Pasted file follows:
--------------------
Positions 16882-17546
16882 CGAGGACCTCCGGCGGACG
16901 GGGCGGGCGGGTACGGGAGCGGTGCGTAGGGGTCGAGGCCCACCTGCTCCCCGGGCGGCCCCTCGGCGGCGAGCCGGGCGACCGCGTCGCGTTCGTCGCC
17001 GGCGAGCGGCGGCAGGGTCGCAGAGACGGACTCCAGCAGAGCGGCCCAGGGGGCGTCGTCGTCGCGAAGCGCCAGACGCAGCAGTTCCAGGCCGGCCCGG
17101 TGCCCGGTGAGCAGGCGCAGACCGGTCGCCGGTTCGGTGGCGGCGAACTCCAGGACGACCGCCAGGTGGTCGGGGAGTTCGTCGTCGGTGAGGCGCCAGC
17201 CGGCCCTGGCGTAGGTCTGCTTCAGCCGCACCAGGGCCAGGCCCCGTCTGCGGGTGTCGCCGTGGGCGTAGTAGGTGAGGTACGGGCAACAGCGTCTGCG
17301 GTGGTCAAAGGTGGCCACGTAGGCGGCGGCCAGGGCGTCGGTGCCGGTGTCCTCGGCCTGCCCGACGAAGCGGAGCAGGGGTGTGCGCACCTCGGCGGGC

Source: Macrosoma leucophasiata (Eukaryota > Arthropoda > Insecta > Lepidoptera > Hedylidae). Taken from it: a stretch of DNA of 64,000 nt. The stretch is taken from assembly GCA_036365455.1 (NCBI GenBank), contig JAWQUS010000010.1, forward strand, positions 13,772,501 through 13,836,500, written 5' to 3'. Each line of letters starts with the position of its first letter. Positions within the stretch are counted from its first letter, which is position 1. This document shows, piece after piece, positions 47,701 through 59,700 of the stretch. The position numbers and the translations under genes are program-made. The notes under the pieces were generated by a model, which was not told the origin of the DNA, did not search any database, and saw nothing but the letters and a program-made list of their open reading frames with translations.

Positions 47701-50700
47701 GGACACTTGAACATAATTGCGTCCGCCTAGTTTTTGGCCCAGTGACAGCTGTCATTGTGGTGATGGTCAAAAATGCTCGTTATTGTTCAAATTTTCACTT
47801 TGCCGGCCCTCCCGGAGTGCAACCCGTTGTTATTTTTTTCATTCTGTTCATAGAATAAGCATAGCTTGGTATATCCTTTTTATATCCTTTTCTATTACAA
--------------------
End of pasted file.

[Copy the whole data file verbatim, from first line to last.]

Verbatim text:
Positions 16882-17546
16882 CGAGGACCTCCGGCGGACG
16901 GGGCGGGCGGGTACGGGAGCGGTGCGTAGGGGTCGAGGCCCACCTGCTCCCCGGGCGGCCCCTCGGCGGCGAGCCGGGCGACCGCGTCGCGTTCGTCGCC
17001 GGCGAGCGGCGGCAGGGTCGCAGAGACGGACTCCAGCAGAGCGGCCCAGGGGGCGTCGTCGTCGCGAAGCGCCAGACGCAGCAGTTCCAGGCCGGCCCGG
17101 TGCCCGGTGAGCAGGCGCAGACCGGTCGCCGGTTCGGTGGCGGCGAACTCCAGGACGACCGCCAGGTGGTCGGGGAGTTCGTCGTCGGTGAGGCGCCAGC
17201 CGGCCCTGGCGTAGGTCTGCTTCAGCCGCACCAGGGCCAGGCCCCGTCTGCGGGTGTCGCCGTGGGCGTAGTAGGTGAGGTACGGGCAACAGCGTCTGCG
17301 GTGGTCAAAGGTGGCCACGTAGGCGGCGGCCAGGGCGTCGGTGCCGGTGTCCTCGGCCTGCCCGACGAAGCGGAGCAGGGGTGTGCGCACCTCGGCGGGC

Source: Macrosoma leucophasiata (Eukaryota > Arthropoda > Insecta > Lepidoptera > Hedylidae). Taken from it: a stretch of DNA of 64,000 nt. The stretch is taken from assembly GCA_036365455.1 (NCBI GenBank), contig JAWQUS010000010.1, forward strand, positions 13,772,501 through 13,836,500, written 5' to 3'. Each line of letters starts with the position of its first letter. Positions within the stretch are counted from its first letter, which is position 1. This document shows, piece after piece, positions 47,701 through 59,700 of the stretch. The position numbers and the translations under genes are program-made. The notes under the pieces were generated by a model, which was not told the origin of the DNA, did not search any database, and saw nothing but the letters and a program-made list of their open reading frames with translations.

Positions 47701-50700
47701 GGACACTTGAACATAATTGCGTCCGCCTAGTTTTTGGCCCAGTGACAGCTGTCATTGTGGTGATGGTCAAAAATGCTCGTTATTGTTCAAATTTTCACTT
47801 TGCCGGCCCTCCCGGAGTGCAACCCGTTGTTATTTTTTTCATTCTGTTCATAGAATAAGCATAGCTTGGTATATCCTTTTTATATCCTTTTCTATTACAA